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EXPERT AVAILABLE: MU Expert Predicts Hot, Dry Summer for Midwest

Feb. 27, 2012

Story Contact(s):
Christian Basi, BasiC@missouri.edu, 573-882-4430

This video is available for broadcast quality download and re-use. For more information, contact Nathan Hurst: hurstn@missouri.edu.

COLUMBIA, Mo. – For nearly a year, the Midwest and southwest United States have experienced drought and warmer than normal conditions. A University of Missouri expert is predicting no relief, as he expects drought and hot conditions to continue this summer.

“I expect one of two scenarios to play out; the first is a continued La Nina climate pattern to affect our weather this summer,” said Tony Lupo, professor and chair of the Department of Atmospheric Science in the School of Natural Resources. “This will lead to a drought and above average heat throughout the Midwest from Texas to Iowa, where farmers with parched fields can least afford dry conditions. However, it is also possible that a new El Nino pattern could develop this fall. While I don’t see this happening, it would bring more favorable temperatures and precipitation patterns to the Midwest.”

In Missouri, Lupo anticipates the driest, warmest conditions in the southwest part of the state. In the St. Louis and northeastern Missouri area, he expects heavy thunderstorms and slightly cooler temperatures. In the southeast part of the state, Lupo said a tropical storm may bring rainfall to the area.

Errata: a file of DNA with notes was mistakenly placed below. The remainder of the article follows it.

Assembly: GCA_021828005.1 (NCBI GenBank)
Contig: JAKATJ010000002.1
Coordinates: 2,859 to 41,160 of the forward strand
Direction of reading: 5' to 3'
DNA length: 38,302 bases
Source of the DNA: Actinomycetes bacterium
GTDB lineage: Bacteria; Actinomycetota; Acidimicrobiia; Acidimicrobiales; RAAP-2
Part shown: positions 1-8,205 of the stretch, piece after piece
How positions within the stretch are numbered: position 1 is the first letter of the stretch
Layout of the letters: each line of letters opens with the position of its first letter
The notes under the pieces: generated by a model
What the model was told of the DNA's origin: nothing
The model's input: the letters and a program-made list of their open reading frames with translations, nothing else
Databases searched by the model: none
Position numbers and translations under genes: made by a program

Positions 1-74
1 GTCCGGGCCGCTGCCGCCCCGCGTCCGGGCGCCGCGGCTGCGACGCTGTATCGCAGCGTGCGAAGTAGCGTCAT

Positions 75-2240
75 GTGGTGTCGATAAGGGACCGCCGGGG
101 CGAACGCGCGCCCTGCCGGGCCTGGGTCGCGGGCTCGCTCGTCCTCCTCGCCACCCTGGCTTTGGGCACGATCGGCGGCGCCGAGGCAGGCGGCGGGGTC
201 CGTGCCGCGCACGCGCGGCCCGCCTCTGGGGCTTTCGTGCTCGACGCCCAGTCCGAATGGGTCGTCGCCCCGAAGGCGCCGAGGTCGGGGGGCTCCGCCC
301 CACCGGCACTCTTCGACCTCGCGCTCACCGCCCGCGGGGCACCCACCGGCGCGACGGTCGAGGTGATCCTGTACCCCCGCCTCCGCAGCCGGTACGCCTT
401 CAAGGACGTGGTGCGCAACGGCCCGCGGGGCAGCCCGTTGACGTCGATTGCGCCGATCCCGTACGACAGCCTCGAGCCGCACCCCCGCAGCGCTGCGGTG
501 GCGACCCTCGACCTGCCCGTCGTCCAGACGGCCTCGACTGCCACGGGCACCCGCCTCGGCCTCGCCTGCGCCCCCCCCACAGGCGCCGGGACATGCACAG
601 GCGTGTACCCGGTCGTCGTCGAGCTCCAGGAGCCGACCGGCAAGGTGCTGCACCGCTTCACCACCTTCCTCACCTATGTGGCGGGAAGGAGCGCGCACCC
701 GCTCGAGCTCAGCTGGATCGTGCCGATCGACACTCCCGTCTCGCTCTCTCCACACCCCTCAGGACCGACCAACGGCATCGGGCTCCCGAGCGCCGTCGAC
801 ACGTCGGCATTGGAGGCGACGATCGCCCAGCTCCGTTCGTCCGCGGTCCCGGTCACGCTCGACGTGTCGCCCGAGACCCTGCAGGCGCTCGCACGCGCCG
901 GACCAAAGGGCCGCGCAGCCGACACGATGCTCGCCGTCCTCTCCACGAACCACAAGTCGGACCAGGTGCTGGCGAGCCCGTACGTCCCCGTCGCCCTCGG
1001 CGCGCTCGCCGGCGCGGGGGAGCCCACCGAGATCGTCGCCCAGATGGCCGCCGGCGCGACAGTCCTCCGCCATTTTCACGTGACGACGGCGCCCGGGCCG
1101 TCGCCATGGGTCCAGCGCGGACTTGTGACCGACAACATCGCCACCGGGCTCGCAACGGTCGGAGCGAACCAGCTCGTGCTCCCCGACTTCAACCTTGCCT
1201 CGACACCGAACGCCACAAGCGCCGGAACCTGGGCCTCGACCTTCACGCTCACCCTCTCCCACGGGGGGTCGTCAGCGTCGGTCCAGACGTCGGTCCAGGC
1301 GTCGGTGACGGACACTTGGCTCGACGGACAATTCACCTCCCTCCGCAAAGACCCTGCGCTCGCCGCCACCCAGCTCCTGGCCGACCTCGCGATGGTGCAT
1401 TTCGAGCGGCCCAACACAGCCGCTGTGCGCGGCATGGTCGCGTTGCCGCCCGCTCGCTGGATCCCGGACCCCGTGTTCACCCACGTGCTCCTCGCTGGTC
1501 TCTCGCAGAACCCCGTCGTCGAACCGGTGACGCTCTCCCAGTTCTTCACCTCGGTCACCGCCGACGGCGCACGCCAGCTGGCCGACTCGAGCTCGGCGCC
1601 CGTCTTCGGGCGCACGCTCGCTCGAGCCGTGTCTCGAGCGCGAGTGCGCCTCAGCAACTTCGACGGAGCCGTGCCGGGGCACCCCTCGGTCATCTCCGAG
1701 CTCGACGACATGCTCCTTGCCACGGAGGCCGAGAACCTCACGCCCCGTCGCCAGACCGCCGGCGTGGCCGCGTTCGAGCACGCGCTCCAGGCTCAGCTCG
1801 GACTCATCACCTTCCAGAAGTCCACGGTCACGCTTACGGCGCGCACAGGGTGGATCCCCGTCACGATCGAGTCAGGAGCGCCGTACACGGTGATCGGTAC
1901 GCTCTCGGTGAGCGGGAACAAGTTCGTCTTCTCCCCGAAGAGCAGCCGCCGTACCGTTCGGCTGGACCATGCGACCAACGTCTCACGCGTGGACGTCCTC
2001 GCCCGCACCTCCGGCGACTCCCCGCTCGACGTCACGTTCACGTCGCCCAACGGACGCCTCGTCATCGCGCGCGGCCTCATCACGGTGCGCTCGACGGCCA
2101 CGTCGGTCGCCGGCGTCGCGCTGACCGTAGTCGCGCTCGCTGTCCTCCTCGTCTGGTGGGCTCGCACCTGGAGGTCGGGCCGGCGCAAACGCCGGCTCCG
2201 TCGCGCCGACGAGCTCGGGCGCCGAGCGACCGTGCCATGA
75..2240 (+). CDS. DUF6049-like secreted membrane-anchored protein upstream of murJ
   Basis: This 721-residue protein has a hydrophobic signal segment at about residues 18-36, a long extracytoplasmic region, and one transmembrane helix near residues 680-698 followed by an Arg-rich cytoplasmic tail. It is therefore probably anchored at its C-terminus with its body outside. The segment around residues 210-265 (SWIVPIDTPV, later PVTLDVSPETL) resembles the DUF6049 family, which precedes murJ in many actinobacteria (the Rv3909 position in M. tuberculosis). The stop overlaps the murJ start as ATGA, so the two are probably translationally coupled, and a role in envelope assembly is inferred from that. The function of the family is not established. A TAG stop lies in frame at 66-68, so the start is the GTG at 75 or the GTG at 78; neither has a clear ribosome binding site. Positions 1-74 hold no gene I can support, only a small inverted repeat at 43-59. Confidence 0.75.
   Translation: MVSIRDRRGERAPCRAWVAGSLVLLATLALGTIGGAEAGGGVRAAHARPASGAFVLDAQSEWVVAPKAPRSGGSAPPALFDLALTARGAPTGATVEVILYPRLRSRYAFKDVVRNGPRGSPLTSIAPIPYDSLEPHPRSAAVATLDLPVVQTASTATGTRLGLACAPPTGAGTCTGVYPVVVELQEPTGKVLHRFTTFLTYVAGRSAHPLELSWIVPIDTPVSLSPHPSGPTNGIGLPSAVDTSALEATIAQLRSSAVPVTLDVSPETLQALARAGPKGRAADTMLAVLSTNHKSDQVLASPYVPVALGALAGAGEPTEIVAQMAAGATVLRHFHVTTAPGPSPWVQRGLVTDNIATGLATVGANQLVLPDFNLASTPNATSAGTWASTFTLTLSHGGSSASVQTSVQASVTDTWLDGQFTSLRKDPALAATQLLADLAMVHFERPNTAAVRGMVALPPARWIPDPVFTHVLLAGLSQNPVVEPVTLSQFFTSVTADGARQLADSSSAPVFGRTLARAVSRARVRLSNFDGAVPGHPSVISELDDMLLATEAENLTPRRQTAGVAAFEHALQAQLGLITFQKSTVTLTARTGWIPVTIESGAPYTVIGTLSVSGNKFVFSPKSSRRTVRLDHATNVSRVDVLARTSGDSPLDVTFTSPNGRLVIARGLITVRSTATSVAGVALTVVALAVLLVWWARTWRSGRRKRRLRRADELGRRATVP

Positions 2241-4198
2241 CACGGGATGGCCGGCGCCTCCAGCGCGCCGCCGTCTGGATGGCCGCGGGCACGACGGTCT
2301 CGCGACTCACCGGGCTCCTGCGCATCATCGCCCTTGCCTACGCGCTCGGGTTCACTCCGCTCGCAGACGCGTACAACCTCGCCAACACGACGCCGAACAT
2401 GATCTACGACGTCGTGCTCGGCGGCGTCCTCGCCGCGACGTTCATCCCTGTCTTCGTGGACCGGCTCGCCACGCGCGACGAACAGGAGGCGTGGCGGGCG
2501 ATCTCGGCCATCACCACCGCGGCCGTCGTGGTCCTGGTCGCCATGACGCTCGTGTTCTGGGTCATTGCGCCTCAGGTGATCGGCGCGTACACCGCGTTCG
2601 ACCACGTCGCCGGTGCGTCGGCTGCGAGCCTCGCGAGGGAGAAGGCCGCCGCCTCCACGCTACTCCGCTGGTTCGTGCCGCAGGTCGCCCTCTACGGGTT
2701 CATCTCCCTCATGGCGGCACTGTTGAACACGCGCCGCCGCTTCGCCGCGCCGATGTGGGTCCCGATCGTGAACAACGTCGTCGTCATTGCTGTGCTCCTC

Lupo said the warm conditions in the Midwest could lead to a “heat dome” affecting the rest of the country as it did in 2011. This causes cooler temperatures in the northwest and northeast United States. In the southeast, Lupo predicts warmer than normal temperatures with normal precipitation. 

 Dry conditions early in the summer make heat worse throughout the rest of the season, Lupo said. He said the sun’s rays, rather than drying out wet soil, will radiate off the dry earth adding to the heat. Lupo anticipates most precipitation to come in the form of thunderstorms. He said that during La Nina years, weather is dry for two to four weeks, followed by thunderstorms featuring heavy rain.

 “Even though we’ll receive rain, heavy downpours are not as valuable as rain showers,” Lupo said. “The soil cannot absorb all of the water, and much of it runs off. We need prolonged periods of light rain to moisten the subsoil where most crops’ roots go for water.”

To develop this prediction, Lupo analyzed weather in past years. If the La Nina scenario develops, he said the current weather pattern would be similar to that of 1954 to 1956, another La Nina period. During a La Nina year, surface sea temperatures in the eastern Pacific Ocean are cooler than normal.

Lupo received his doctorate from Purdue in 1995 and is currently the principal investigator at the Global Climate Change Group. The Global Climate Change Group investigates how global climate change may impact long-term weather patterns and the growing season in the Midwest. He has written 34 papers on factors that influence large-scale weather patterns. Lupo is also a member of the Intergovernmental Panel on Climate Change that shared the Nobel Peace Prize with Al Gore in October 2007.

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